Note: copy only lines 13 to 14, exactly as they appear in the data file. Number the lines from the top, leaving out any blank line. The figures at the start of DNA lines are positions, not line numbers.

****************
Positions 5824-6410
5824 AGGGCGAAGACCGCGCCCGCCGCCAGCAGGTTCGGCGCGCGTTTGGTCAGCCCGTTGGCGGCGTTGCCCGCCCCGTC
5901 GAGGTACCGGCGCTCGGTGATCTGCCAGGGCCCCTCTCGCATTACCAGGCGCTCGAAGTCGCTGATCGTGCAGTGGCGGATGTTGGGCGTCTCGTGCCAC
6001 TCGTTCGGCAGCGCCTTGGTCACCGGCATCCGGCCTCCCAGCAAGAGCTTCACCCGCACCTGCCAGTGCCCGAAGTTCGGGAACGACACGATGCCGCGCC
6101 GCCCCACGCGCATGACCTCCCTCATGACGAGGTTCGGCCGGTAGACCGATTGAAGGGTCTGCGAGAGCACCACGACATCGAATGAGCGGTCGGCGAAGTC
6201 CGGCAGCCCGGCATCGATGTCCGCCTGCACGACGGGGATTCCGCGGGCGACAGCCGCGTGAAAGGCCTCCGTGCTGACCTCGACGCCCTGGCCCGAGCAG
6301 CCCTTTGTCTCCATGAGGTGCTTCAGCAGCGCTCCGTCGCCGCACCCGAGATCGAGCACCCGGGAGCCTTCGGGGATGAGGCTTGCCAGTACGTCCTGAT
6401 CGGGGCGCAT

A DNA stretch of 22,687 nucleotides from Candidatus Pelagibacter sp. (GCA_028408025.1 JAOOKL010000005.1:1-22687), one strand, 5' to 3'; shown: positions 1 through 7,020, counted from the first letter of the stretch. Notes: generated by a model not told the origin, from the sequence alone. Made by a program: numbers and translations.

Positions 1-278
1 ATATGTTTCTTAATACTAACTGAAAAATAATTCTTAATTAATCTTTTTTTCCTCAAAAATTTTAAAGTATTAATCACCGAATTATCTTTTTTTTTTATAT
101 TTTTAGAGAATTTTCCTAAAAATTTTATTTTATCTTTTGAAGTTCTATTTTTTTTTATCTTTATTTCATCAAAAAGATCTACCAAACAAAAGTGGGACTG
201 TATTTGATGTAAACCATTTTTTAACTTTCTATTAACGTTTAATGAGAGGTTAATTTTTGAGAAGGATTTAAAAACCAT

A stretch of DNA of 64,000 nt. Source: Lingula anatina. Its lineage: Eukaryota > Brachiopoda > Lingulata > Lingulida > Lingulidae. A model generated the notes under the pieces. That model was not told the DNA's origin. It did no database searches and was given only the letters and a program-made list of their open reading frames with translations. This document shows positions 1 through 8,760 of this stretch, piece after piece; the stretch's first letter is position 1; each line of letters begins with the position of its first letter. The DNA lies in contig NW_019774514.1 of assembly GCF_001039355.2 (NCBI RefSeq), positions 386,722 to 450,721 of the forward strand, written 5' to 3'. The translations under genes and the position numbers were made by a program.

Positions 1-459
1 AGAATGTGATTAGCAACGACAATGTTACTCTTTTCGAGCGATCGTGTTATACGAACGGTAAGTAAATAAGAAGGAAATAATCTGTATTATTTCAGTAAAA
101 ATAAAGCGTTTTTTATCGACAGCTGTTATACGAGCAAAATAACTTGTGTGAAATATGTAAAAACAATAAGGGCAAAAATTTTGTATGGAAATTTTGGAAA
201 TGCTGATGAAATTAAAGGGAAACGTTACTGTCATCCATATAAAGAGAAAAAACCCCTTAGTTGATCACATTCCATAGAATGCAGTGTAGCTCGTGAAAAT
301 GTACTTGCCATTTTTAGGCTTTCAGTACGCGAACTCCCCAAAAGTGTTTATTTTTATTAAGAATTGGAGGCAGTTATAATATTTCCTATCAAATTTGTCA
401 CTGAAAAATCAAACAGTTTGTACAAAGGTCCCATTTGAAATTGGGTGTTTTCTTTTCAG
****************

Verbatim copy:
201 TATTTGATGTAAACCATTTTTTAACTTTCTATTAACGTTTAATGAGAGGTTAATTTTTGAGAAGGATTTAAAAACCAT

A stretch of DNA of 64,000 nt. Source: Lingula anatina. Its lineage: Eukaryota > Brachiopoda > Lingulata > Lingulida > Lingulidae. A model generated the notes under the pieces. That model was not told the DNA's origin. It did no database searches and was given only the letters and a program-made list of their open reading frames with translations. This document shows positions 1 through 8,760 of this stretch, piece after piece; the stretch's first letter is position 1; each line of letters begins with the position of its first letter. The DNA lies in contig NW_019774514.1 of assembly GCF_001039355.2 (NCBI RefSeq), positions 386,722 to 450,721 of the forward strand, written 5' to 3'. The translations under genes and the position numbers were made by a program.